Well, it’s apparently official: bent pop sound collage artists The Books are no more. Their label, Temporary Residence, is billing a new Books box set as a “perfectly fitting conclusion to one of underground music’s most vital players.” We’ll miss you, guys! Although Nick Zammuto’s first post-Books project has definitely taken some of the sting out of your demise.
Now about that box set: It features The Books’ entire recorded output on seven vinyl records, including a double album’s worth of previously unreleased material; a two-hour DVD of all their videos; a 56-page picture book; and their entire catalog on a cassette-shaped USB flash drive. Oh and there will only be 1,000 copies made. You can pre-order it now from The Books’ label, Temporary Residence, for a mere $150. It’s due to ship “on or around July 15.” You know indie labels, they’re casual like that.
Let’s play this post out with The Books’ take on two of our favorite things: golf and guns. (Although despite watching this video like 59 times, my backswing is still a mess.)
(Photo swiped from BoingBoing.net)
Anticipation really seems to be building for the debut album from Zammuto, the new band/solo project from Nick Zammuto, one-half of sound collage mavericks The Books. Just today, Pitchfork gave a “Best New Track” shout-out to “F U C-3PO,” an almost proggy jam with robot vocals and distortion pedals set to stun. And last week, director Matthew Day debuted a short documentary called “A Day With Nick Zammuto” that shows the musician hard at work on his new music and chilling in his amazing self-built house with his wife and ridiculously cute children. We’ve embedded the YouTube version of the film below, or you can watch the original on Day’s website, Naked Musicians.
Zammuto will be making their live debut on Feb. 3 at Mass Moca in North Adams, Massachusetts. If anyone goes, give us a report!
Not many bands can claim to have invented an entire genre of music, but Negativland actually goes one better than that: They invented an entire art form, a technique called culture jamming, that is now such an accepted part of consumerist, mass media culture that it’s hard to imagine anyone having to invent it. From Adbusters to Banksy to self-aware Sprite commercials to fake BP Twitter accounts, the basic concepts of culture jamming are part of our everyday vernacular at this point. But yep, Negativland coined the term back in 1984. Before that, it was hard to know what to call the band’s mix of intercepted CB-radio conversations, sampled radio announcers and commercial jingles, krautrock, processed guitars, and ambient noise. Except really, really weird.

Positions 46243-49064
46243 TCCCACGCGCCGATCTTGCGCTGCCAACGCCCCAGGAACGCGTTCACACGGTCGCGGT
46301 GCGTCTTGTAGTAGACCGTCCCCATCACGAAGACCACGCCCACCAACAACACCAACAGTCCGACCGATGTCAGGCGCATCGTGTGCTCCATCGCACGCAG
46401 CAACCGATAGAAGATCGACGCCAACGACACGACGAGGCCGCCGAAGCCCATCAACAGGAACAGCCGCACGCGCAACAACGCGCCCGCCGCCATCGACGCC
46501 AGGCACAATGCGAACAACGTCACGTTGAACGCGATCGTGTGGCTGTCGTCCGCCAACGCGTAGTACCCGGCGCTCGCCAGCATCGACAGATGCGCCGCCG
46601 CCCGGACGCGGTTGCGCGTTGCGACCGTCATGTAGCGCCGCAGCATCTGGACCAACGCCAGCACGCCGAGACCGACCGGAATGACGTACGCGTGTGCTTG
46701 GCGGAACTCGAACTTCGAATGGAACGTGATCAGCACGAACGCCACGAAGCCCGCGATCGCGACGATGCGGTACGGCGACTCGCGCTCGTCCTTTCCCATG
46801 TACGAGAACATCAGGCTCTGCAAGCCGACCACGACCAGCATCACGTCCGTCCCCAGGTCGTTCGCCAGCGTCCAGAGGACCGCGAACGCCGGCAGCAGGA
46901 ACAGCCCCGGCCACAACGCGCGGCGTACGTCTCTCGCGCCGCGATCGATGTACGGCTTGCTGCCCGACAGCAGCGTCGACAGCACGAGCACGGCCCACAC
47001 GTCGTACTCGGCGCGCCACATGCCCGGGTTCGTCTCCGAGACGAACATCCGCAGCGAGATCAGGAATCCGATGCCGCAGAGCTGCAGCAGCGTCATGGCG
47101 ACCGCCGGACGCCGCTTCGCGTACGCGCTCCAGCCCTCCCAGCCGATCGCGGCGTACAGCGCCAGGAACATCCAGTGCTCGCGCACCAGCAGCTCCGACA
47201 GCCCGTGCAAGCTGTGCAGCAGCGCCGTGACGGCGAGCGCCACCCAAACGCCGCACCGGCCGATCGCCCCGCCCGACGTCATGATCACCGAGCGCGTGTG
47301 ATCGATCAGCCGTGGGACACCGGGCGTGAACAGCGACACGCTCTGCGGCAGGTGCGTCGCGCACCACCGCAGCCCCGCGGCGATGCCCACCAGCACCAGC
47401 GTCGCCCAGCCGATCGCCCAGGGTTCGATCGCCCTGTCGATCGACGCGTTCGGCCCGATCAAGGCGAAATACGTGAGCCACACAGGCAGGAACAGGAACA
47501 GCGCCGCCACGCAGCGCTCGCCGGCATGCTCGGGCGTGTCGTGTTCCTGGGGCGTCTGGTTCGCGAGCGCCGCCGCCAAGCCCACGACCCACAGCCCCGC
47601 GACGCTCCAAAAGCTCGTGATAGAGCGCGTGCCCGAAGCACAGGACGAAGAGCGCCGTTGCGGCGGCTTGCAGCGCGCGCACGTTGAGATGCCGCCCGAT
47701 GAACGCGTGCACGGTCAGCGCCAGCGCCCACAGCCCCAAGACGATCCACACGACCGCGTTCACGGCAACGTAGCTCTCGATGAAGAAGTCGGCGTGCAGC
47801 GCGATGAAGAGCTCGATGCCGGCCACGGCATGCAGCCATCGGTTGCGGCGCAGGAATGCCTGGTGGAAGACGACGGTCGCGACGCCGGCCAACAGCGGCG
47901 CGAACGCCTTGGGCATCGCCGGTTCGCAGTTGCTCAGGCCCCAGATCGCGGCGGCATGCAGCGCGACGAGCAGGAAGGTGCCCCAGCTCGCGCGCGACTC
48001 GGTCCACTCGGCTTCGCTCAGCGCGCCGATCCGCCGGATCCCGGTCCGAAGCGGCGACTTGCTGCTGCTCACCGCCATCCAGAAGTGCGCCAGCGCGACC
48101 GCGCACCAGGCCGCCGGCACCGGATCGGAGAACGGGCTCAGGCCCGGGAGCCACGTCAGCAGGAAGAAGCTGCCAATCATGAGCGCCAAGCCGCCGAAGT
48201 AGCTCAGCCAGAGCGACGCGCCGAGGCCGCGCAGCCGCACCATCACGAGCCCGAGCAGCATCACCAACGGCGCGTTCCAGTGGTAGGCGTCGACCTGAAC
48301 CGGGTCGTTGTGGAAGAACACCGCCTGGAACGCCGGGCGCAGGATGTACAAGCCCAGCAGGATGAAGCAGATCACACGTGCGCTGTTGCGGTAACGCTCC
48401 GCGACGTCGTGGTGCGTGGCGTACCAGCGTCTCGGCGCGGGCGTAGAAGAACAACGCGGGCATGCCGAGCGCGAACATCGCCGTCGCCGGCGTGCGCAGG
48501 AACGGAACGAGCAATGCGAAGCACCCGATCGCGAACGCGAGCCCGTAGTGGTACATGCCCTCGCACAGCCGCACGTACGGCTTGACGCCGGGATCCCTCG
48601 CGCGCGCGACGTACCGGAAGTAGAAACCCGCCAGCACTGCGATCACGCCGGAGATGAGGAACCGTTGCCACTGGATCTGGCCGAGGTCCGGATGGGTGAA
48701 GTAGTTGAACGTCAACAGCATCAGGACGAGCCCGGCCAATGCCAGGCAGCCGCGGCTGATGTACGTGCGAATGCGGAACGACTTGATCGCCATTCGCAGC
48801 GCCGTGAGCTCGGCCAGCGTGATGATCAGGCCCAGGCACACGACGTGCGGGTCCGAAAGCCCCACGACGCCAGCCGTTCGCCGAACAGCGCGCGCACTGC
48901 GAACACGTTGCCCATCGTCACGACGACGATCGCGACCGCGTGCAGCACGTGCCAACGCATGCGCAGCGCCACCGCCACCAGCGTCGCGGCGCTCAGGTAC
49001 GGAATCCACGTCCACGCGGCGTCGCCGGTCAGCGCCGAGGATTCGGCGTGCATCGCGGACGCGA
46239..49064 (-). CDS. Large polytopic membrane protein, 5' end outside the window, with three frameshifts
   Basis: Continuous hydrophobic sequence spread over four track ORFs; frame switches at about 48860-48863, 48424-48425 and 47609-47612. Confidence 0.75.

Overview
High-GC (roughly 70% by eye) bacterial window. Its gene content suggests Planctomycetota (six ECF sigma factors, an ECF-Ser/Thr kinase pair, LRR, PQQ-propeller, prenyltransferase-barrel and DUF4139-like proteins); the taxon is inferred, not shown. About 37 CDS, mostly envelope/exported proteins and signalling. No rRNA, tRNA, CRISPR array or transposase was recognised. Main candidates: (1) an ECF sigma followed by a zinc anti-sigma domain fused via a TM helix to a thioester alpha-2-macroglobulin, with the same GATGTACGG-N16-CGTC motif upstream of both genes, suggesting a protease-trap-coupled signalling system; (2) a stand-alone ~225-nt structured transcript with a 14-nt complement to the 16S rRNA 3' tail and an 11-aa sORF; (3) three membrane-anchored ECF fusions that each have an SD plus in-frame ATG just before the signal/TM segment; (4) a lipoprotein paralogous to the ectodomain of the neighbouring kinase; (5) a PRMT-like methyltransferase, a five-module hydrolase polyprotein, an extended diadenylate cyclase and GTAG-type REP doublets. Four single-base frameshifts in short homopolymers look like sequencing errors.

Negativland was started all the way back in 1979 by Mark Hosler and Richard Lyons, who were then still going to high school in the East Bay. Early on, they recruited a reclusive cable TV repairman named David “The Weatherman” Wills to join the group; his homemade devices, like cellphone scanners and a sampler/oscillator called The Booper, really helped the group perfect their sound collage approach to making music.
The group’s 1987 album Escape From Noise got them a little attention, but what really put Negativland on the map was their 1991 U2 EP, which most famously featured a spoof of “I Still Haven’t Found What I’m Looking For” accompanied by a profanity-laced, anti-U2 rant by Top 40 radio DJ Casey Kasem. The track earned Negativland its first lawsuit, from U2′s label, Island Records. After a four-year legal battle, chronicled in a book called Fair Use: The Story of the Letter U and the Numeral 2, the two parties settled—Island dropped their suit, and Negativland stopped distributing the U2 EP (although they later reissued it as a “bootleg” under the fairly awesome title—quoted from part of Kasem’s anti-U2 rant—These Guys Are From England and Who Gives a Shit).